More information

Civil Service HR has produced a series of useful resources, including a Guide for Managers to support staff navigating bereavement and loss. 

Visit the Learning Platform for Government to access these resources. 

Charity for Civil Servants

You can find a wealth of resources on the charity’s website and financial advice, including help with funeral expenses.

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  1. Comment by Gavin Thomas posted on

    Thank you Adam and Mike to sharing with us your story. I am sorry to hear of your loss. I am glad you both have found ways to help you with the grieving process and also to support others.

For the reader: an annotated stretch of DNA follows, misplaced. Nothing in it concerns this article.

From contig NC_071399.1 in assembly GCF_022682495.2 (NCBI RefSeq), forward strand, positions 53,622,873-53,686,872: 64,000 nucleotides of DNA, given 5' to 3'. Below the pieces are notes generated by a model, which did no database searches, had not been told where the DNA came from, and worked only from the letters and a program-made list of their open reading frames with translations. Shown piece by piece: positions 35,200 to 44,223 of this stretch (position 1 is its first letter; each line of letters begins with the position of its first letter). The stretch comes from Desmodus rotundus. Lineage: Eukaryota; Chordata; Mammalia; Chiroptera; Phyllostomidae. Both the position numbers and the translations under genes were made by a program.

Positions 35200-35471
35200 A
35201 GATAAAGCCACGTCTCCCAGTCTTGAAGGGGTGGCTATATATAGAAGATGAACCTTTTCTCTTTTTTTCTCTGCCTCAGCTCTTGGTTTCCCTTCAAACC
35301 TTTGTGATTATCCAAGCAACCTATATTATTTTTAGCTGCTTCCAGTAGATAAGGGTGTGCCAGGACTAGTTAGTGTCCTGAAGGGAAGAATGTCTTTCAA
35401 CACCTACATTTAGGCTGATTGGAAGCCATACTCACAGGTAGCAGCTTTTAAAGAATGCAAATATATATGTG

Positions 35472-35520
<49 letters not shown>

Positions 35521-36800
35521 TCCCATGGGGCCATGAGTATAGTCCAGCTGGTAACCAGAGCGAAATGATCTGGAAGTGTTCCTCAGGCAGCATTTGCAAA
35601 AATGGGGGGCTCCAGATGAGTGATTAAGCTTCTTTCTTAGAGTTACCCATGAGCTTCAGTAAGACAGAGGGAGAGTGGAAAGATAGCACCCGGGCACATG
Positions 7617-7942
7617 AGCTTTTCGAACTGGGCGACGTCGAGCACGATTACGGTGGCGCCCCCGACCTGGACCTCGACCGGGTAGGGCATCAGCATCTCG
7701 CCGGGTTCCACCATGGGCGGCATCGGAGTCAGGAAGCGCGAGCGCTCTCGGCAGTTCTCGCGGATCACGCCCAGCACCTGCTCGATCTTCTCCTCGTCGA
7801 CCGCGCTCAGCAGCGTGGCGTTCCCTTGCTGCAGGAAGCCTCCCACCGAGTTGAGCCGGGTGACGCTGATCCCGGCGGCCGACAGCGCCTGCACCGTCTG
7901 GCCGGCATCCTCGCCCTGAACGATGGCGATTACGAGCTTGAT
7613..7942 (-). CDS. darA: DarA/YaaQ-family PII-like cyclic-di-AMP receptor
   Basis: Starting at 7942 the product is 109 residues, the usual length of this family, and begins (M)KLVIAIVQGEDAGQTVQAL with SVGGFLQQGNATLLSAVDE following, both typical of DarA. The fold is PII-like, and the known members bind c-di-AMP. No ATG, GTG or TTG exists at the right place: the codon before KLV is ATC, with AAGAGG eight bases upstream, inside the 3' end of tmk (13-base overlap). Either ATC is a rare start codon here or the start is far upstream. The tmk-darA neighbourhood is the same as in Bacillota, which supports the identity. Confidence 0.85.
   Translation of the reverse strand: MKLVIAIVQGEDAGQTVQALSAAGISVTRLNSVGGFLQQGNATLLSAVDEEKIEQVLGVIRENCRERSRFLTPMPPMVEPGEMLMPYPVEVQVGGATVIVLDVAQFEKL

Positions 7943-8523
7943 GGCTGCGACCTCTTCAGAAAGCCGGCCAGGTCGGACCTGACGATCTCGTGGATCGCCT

Unfortunately, I experienced the loss of a family member during the pandemic and the challenges posed by the pandemic.

    I am really encouraged to hear of the various sources of support that colleagues can access. Especially the Grief Café initiative.

    • Replies to Gavin Thomas>

      Comment by Adam Land posted on

      Thank you for this comment, and for engaging with the blog series, Gavin. I'm sorry about your loss and, like you, hope that Grief Cafes and other initiatives will provide colleagues across the civil service with the support we all need when going through a difficult time.